Premier Daniel Andrews has been grilled over his government’s handling of the coronavirus pandemic, saying the defence force wasn’t on offer to guard Victoria’s quarantine hotels.
Failures in the hotel quarantine scheme are believed to be responsible for the state’s second wave of COVID-19, which has killed hundreds of people and led to the nation’s toughest lockdown.
Premier Daniel Andrews told the Public Accounts and Estimates Committee’s COVID-19 Inquiry the Australian Defence Force hadn’t been offered to guard the hotels at the time the scheme was introduced, despite reports to the contrary.
“It is fundamentally incorrect to assert that there was hundreds of ADF staff on offer and somehow someone said no. That’s not, in my judgement, accurate,” he said on Tuesday.
“It’s been provided in limited circumstances in NSW, not to provide security as such but to provide transportation from the airport to hotels.”
But in a statement, the federal Minister for Defence Linda Reynolds said ADF support was offered to Victoria “on multiple occasions.”
“The ADF was consistently advised that its assistance was not required for any ‘public-facing roles’ in Victoria,” she said.
Asked by Nationals MP Danny O’Brien if he regretted the decision to use private security, Andrews replied: “No-one wanted a second wave, none of us has the luxury of going back in time.”
Victoria’s Chief Health Officer Brett Sutton told the inquiry he was not involved in the decision to use private security guards.
“I was not involved in that decision making whatsoever,” he said.
Department of Health and Human Services secretary Kym Peake told the inquiry her department, along with the Department of Jobs, Precincts and Regions, the Department of Transport, the Department of Premier and Cabinet and Victoria Police were responsible for the governance of the program.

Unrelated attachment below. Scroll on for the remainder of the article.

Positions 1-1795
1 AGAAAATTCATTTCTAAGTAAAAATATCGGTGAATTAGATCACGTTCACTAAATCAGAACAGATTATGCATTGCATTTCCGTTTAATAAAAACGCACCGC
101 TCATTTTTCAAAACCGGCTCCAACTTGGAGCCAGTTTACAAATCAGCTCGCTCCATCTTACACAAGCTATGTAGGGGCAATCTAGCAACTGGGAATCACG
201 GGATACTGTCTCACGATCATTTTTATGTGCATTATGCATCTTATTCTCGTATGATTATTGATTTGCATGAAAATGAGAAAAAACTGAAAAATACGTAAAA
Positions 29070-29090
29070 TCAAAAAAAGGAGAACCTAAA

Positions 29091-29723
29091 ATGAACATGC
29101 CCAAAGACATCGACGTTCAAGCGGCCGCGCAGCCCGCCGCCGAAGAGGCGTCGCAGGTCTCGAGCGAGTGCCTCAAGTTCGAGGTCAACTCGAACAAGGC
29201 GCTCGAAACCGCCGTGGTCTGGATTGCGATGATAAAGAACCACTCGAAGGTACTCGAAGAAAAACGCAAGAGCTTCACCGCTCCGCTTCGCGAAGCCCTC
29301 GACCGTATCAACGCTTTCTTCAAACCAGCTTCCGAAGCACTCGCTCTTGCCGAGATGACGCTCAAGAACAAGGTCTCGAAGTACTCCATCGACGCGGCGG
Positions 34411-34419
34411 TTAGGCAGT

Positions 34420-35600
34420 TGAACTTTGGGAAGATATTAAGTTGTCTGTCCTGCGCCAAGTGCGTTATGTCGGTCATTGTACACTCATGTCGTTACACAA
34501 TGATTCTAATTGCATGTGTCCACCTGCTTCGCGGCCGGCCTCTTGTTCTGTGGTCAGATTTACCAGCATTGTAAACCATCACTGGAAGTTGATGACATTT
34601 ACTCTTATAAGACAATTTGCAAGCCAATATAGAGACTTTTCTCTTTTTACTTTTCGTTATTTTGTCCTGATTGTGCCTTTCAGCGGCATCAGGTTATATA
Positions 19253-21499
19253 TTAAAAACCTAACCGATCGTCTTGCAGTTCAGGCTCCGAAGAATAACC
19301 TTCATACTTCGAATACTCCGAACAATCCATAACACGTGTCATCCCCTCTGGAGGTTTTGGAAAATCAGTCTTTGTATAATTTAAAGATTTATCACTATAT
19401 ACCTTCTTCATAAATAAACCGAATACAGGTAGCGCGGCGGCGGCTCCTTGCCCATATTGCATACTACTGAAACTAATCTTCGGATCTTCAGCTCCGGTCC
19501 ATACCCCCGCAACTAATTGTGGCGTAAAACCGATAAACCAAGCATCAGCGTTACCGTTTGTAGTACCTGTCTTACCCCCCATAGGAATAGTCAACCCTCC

Under the state’s emergency management structure, the Emergency Management Commissioner Andrew Crisp signed off on the plans.
Health Minister Jenny Mikakos described the program as a “multi-agency” effort.
Earlier on Tuesday, the Herald Sun published a leaked video of bureaucrats from the Department of Jobs, Precincts and the Regions congratulating themselves for setting up the hotel quarantine program in less than 24 hours.
“We have been thinking about this as one massive inbound super trade mission, which just keeps rolling,” a department head says in the video.
Asked why people “who fix roads and run an art gallery” were running the scheme Andrews replied: “People across the board are performing roles and functions that are a long way away from what they might be traditionally expected to.”
The premier deflected other questions about the program, noting a separate probe into hotel quarantine would begin public hearings on August 17.
Andrews also defended the decision to lock-down nine public housing towers in Flemington and North Melbourne in early July.
“No matter what we did, no element of this could be made perfect,” he said.
Greens MP Sam Hibbins noted some residents waited days for food to be delivered, while a mother was kept apart from her premature baby in hospital.
“The ultimate vulnerability here was not whether someone got fed in five hours or waited until the next day to get groceries,” Andrews said.
“The ultimate vulnerability … was this thing infecting everyone in those towers and hundreds of people dying.”
Sutton said he was confident Victoria will be able to bring the second wave under control, but noted elimination of the virus was impossible.
“The virus is always there globally—the virus will always be there in international travellers, in maritime crew who might arrive on our shores,” he said.
Professor Sutton said he was optimistic a vaccine will be developed within the next 12 to 18 months.
By Benita Kolovos in Melbourne